In 1864, just a few weeks before Sherman overwhelmed Confederate defenses in Georgia, Confederate authorities built a small prison camp in Millen, Georgia, to house some of the prisoners from the vastly overpopulated Andersonville prison nearby. It only lasted 6 weeks, but in that time Camp Lawton grew to hold 10,000 Union prisoners of war.
When Sherman got there, all the inmates and guards had gone, hastily evacuated in the middle of the night. He burned the stockade and soon a lovely pine forest grew in the spot. Since the prison had been so short-lived and so small compared to ignominy hound Andersonville, nobody bothered to mark it for historical purposes. Archaeologists looked around for the stockade markers every once in a while, but beyond that there really wasn’t much interest in pinning down the camp site.
This year Georgia Southern anthropology professor Dr. Sue Moore and graduate student Kevin Chapman were finally able to pin down the location of the stockade using Civil War-era documents and ground-penetrating radar. Much to their and everyone else’s amazement, they also found a huge wealth of artifacts, some of them unique.
Chapman expected to find some post holes. But during his first day of sifting dirt, he found a Union button, then a musket ball, then a large U.S. cent, the size of a half-dollar. “The results have been stunning,” he said.
As a part of the Bo Ginn National Fish Hatchery, the site has been protected from amateur diggers, which increases its value, said Mark Musaus, deputy regional director of the U.S. Fish and Wildlife Service. “It’s one of the most significant finds in recent decades because of its pristine nature.”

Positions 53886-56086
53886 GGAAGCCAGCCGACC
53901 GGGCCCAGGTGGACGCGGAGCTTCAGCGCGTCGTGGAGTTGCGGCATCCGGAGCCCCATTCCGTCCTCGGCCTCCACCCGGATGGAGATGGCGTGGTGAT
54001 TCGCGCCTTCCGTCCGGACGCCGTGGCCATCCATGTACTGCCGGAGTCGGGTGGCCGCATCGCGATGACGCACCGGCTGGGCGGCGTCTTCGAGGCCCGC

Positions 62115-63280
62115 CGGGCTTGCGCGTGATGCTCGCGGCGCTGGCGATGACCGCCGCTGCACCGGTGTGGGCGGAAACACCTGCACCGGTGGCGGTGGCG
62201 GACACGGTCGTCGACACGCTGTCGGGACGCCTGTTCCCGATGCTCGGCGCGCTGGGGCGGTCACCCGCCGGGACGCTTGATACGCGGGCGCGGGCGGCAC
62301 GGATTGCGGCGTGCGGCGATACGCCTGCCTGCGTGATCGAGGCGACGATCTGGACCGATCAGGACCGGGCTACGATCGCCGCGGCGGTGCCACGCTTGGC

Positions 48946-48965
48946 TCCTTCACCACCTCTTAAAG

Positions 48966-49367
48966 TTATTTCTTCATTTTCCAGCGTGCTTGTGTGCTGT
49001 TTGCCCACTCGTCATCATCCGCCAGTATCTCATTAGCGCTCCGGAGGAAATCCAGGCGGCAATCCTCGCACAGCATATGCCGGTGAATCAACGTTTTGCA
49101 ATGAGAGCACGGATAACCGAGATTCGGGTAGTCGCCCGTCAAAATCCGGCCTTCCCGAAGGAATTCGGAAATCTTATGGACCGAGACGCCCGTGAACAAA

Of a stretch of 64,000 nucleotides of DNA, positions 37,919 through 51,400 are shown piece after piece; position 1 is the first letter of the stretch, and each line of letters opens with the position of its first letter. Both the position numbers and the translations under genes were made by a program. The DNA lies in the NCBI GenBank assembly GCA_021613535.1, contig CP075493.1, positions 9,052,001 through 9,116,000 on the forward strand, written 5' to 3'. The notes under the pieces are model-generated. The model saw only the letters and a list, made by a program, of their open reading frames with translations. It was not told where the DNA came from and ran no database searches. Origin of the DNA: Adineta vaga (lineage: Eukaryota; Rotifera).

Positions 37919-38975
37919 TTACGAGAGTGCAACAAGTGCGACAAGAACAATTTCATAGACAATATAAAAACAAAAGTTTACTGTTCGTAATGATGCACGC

Chapman said the stockade and other occupied structures comprise less than 10 percent of the 42-acre camp. Of that stockade area, only 1 percent has been studied, he said.
The hasty dead-of-night departure ensured that prisoners left their treasured possessions behind: eating utensils, empty picture frames, even a scary looking tourniquet buckle. The lack of interest from locals and the property’s later status as a government hatchery ensured that those treasures remained untouched for the Georgia Southern team to find. They even kept the find secret until just now to give them time to secure the site from looters and Civil War aficionados.
The government plans to reopen the hatchery, but it won’t interfere with the Civil War portion of the property. That will be fenced off and kept safe for archaeological study. The artifacts have been temporarily put on display at Magnolia Springs State Park. Later they will become part of the permanent collection of the Georgia Southern museum in Statesboro.